Claims Canada
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Claims, Interrupted

Why a new breed of storms paves a new course for claims managers


March 3, 2018   by Shane Swinson, SVP, insurance portfolio, FirstOnSite Restoration


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In 2017, forest fires blazed across British Columbia and northern California. The Atlantic was hit with hurricanes that damaged businesses and homeworkers alike. And, the high volume of floods had communities across Canada on consistent alert for high-water risks, with 2017 seeing a historic rise in water levels. First responders, homeowners and companies are approaching their disaster recovery planning with greater education and preparedness than they did years ago.

While the ripple effect of climate change will spill into every industry, the insurance sector is particularly affected. The modern era of catastrophic natural disasters, happening more often and with more significant damages, has augmented the volume and scale of insurance claims. This, in turn, enhances the stakes for all stakeholders.

Claims managers can approach this new kind of storm – the onslaught of claims – with education and new tools to enhance the effectiveness of recovery.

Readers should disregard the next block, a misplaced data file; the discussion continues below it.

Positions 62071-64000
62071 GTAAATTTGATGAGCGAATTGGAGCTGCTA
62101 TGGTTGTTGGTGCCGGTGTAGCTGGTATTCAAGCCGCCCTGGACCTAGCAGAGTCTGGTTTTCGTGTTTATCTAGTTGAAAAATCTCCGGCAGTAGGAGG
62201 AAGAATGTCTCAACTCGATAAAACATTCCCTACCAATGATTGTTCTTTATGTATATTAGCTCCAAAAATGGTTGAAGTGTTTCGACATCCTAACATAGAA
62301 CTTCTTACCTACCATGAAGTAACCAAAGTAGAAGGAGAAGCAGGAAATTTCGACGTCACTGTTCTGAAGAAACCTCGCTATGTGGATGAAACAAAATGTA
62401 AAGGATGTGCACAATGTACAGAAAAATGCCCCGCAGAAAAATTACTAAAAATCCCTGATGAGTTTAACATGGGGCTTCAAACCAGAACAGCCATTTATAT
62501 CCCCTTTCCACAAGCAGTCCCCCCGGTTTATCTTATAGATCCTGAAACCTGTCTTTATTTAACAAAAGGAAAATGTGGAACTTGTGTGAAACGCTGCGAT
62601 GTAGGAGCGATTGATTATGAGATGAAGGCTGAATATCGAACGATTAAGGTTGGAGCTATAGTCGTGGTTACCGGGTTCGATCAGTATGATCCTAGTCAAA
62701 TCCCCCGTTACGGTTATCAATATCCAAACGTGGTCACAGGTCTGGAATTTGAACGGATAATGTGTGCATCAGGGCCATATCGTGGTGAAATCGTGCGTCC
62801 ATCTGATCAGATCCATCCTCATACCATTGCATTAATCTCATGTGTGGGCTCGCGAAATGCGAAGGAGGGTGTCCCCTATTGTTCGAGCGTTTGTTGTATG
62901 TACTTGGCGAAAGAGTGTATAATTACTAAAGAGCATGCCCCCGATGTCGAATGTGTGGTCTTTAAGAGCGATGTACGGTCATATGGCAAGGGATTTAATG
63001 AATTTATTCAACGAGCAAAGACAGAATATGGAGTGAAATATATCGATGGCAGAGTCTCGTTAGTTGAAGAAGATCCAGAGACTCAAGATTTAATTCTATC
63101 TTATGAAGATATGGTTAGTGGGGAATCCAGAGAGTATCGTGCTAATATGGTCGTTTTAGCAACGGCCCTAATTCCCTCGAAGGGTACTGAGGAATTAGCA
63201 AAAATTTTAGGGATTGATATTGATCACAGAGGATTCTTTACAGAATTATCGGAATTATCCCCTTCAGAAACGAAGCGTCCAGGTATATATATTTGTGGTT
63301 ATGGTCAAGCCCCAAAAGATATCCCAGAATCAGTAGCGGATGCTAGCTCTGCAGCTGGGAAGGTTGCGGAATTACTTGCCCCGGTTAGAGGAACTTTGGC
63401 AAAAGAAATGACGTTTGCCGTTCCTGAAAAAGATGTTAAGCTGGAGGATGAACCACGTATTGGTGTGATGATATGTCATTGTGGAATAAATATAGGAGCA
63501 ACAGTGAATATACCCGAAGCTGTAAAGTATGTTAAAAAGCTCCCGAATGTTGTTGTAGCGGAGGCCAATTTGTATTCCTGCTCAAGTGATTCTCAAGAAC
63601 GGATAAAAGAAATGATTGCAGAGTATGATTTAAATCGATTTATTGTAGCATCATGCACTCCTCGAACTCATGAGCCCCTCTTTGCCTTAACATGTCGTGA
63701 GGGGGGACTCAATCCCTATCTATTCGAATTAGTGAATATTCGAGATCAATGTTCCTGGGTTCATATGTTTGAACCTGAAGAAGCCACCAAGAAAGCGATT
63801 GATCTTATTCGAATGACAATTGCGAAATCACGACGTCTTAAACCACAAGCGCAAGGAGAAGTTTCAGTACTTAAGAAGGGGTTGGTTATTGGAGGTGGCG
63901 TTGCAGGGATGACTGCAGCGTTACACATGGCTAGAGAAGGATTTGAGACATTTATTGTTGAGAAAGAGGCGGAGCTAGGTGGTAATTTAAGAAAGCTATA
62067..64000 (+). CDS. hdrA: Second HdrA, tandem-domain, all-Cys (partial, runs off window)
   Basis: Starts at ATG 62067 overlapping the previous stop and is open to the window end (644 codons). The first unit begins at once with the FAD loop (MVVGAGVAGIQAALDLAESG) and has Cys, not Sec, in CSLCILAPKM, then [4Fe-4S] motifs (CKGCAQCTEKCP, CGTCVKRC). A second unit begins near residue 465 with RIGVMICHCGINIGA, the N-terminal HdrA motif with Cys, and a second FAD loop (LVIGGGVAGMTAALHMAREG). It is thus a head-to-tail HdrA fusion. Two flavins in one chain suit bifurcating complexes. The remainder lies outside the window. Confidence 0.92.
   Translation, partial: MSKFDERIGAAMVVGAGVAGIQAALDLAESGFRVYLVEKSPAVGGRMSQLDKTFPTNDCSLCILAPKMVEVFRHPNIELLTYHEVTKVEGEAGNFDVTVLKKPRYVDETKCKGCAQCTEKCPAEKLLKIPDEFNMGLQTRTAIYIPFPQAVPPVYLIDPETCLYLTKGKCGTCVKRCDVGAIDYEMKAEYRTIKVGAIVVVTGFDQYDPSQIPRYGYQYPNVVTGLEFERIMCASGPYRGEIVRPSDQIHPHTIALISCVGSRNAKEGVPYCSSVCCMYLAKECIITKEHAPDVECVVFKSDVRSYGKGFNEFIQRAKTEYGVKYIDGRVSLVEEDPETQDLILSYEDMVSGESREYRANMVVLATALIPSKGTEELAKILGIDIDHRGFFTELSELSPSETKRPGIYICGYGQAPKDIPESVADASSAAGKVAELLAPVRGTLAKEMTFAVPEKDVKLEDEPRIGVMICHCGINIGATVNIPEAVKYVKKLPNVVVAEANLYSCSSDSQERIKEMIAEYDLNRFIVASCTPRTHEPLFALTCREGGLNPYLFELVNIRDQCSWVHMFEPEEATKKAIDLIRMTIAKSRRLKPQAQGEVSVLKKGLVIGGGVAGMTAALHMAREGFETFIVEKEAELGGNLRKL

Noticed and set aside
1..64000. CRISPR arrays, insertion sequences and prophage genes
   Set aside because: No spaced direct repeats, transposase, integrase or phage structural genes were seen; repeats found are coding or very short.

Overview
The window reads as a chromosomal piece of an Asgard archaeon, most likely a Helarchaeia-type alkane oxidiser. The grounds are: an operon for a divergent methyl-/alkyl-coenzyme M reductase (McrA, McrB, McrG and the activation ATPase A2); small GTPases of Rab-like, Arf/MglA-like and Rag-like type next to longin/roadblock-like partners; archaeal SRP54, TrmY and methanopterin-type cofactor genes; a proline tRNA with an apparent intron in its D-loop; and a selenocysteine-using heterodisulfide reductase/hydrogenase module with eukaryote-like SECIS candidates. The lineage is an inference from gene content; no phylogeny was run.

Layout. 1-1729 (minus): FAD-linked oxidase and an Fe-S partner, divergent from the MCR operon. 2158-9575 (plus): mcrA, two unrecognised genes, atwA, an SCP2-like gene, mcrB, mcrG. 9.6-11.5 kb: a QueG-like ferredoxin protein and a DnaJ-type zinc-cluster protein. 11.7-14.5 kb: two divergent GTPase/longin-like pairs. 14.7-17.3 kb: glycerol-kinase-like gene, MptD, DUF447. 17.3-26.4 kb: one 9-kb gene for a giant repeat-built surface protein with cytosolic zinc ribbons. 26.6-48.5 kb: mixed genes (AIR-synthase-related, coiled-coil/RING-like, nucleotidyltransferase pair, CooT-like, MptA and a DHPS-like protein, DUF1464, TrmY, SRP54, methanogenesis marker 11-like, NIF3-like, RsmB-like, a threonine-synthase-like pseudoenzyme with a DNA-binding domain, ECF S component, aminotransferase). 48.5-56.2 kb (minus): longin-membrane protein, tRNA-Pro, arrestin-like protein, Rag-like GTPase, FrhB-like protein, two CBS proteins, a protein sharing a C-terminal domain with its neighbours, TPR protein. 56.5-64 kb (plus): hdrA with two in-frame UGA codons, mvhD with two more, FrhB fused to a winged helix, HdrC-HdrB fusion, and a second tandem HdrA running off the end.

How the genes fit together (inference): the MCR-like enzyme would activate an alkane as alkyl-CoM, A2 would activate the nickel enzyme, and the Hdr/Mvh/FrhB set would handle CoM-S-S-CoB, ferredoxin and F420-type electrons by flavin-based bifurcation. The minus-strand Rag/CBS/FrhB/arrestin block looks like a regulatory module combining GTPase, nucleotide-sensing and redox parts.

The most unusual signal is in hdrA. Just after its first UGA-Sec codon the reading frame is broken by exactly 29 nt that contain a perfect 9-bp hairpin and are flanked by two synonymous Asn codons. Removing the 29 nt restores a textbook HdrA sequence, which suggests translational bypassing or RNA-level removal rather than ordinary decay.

A new breed of storm

In 2016, Canadians endured an increasing number of both natural and man-made disasters. According to Catastrophe Indices and Quantification (CatIQ), these events ultimately cost insurers more than $4.9 billion in 2016 alone.

The Insurance Bureau of Canada (IBC) indicates the annual economic cost of disasters around the world has increased by 500 per cent since the 1980s. The Fort McMurray wildfire was especially costly, with IBC stating the insured damage it caused was the most expensive disaster in the country’s history for insurance providers, coming in at $3.58 billion. Don Forgeron, IBC president and CEO, noted “the record damage reported in 2016 is part of an upward trend that shows no signs of stopping.”

Shane Swinson, SVP, insurance portfolio, FirstOnSite Restoration

The big question for claims managers and adjusters is: how do they deal with the onslaught of claims? And, if the pattern of natural disasters steadily continues at the same rate, how will insurers find new ways to streamline the large magnitude of claims?

The disaster claim ecosystem

As claims managers understand, tracking costs for a large loss or complex commercial mitigation is no easy feat, with multiple moving parts at play.